Copyrights expert witnesses may opine on copyright infringement, copyright notice, and copyright limitations. On their website, the ABA Section of Intellectual Property Law defines what copyright is:
Copyright is a form of protection provided by the laws of the United States (title 17, U.S. Code) to the authors of “original works of authorship” including literary, dramatic,
musical, artistic, and certain other intellectual works. This protection is available to both published and unpublished works. Section 106 of the Copyright Act generally gives the owner of copyright the exclusive right to do and to authorize others to do the following:
To reproduce the copyrighted work in copies or phonorecords;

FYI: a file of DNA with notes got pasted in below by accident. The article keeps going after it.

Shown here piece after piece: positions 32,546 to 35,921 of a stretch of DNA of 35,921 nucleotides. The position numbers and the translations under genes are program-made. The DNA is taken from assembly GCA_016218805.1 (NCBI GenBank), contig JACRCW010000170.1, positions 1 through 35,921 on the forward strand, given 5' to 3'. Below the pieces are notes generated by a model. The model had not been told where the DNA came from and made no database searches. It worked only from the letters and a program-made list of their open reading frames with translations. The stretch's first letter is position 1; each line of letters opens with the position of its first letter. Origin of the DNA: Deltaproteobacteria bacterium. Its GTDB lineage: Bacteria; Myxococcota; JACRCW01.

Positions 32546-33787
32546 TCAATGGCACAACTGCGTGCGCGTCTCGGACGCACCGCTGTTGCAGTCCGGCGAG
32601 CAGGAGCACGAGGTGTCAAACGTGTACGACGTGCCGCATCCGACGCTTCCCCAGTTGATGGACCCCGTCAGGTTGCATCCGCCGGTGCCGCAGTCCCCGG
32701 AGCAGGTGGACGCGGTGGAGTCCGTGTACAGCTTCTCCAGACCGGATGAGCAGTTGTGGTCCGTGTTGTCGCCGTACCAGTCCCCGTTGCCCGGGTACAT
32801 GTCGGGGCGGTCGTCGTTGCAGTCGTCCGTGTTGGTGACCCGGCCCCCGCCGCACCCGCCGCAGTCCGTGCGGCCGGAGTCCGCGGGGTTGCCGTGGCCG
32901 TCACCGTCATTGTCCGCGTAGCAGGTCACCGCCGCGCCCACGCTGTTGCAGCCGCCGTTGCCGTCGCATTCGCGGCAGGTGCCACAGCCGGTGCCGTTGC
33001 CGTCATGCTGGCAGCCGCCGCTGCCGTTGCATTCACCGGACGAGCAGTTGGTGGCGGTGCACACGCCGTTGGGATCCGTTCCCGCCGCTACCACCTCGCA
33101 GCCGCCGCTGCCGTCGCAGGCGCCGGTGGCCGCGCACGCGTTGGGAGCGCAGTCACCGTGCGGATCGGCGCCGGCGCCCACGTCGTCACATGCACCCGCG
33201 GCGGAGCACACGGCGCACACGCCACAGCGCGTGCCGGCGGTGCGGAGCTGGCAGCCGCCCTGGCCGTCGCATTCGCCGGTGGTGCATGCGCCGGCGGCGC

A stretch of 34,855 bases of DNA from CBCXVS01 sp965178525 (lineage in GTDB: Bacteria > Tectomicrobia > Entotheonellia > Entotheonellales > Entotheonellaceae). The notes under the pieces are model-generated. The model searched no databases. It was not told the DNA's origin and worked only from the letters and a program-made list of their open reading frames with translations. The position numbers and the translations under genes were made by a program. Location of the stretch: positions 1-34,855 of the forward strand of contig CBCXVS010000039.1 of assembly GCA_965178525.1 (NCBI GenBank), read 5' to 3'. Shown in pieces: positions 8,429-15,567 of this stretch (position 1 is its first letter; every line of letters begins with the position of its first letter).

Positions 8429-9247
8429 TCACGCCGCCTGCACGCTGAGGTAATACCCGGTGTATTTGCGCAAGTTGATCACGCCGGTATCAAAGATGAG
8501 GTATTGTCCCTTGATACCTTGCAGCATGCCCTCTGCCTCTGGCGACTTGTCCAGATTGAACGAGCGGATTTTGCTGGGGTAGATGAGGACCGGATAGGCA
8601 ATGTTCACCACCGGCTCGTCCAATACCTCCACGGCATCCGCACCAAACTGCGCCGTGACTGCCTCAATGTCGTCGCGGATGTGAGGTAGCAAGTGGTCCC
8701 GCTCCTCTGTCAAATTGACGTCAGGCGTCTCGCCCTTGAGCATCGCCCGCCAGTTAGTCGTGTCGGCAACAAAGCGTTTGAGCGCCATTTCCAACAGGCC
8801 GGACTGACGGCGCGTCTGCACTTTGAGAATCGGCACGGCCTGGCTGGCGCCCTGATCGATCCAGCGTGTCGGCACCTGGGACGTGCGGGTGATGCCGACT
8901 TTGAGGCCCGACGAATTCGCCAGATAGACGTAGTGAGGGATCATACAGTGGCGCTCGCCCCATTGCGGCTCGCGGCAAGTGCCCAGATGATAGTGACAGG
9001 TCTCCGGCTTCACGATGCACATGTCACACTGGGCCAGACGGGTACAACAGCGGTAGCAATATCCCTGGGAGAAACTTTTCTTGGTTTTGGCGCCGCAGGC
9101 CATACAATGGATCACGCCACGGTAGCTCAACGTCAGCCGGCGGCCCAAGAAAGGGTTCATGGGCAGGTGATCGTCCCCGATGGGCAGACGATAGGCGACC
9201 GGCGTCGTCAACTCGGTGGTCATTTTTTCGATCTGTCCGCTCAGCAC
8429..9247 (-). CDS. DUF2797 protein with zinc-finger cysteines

To prepare derivative works based upon the copyrighted work;
To distribute copies or phonorecords of the copyrighted work to the public by sale or other transfer of ownership, or by rental, lease, or lending;
To perform the copyrighted work publicly, in the case of literary, musical, dramatic,
and choreographic works, pantomimes, and motion pictures and other audiovisual works;
To display the copyrighted work publicly, in the case of literary, musical, dramatic,
and choreographic works, pantomimes, and pictorial, graphic, or sculptural works, including the individual images of a motion picture or other audiovisual work; and
In the case of sound recordings, to perform the work publicly by means of a digital audio transmission.
In addition, certain authors of works of visual art have the rights of attribution and integrity as described in section 106A of the 1976 Copyright Act. For further information,
request Circular 40.